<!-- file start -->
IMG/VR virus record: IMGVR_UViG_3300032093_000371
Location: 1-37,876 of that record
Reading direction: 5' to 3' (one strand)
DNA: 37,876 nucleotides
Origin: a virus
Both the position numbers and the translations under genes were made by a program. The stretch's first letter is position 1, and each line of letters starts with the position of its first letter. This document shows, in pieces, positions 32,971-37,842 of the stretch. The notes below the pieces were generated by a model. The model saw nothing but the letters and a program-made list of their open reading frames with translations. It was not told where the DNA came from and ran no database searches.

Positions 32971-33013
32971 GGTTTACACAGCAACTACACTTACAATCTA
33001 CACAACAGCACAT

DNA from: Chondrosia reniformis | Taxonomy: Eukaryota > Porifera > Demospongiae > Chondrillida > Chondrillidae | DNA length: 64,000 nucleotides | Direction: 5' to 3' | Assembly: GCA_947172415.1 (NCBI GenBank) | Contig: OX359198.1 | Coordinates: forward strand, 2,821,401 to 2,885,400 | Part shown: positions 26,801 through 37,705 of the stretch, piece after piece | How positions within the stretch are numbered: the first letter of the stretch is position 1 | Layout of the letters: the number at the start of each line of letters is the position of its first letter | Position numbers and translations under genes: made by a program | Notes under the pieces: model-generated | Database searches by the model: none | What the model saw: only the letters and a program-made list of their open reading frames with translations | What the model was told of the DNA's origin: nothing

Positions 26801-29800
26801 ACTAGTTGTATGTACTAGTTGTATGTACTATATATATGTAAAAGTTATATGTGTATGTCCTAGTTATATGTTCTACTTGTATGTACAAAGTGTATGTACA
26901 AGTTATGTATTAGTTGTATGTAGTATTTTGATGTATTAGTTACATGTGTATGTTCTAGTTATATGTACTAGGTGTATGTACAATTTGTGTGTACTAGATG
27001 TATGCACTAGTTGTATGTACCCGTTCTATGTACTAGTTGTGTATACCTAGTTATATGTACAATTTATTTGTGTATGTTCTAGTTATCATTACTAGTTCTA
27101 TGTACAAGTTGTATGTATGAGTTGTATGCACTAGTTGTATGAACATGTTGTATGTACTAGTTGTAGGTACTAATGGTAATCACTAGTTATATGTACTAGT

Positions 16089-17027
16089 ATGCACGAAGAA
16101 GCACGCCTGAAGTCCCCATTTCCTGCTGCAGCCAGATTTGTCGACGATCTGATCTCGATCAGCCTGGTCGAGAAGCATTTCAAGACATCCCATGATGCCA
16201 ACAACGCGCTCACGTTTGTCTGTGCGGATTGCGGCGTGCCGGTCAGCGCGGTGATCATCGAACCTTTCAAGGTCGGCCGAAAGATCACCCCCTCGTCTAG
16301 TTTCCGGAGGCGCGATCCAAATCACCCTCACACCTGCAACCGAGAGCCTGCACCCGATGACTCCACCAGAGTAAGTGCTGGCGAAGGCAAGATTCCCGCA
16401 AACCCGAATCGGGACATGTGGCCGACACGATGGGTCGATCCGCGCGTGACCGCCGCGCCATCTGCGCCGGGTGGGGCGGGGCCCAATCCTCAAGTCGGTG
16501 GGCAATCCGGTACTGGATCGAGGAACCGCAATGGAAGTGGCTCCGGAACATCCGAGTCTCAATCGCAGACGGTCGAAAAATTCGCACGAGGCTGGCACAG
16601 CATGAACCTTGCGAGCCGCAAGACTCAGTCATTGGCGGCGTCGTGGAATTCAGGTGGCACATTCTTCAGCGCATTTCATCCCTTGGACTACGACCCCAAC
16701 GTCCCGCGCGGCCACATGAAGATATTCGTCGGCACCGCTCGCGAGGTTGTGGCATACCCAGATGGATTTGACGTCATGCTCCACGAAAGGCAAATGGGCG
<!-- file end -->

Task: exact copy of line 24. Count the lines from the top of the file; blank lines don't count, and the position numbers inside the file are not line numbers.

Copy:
16701 GTCCCGCGCGGCCACATGAAGATATTCGTCGGCACCGCTCGCGAGGTTGTGGCATACCCAGATGGATTTGACGTCATGCTCCACGAAAGGCAAATGGGCG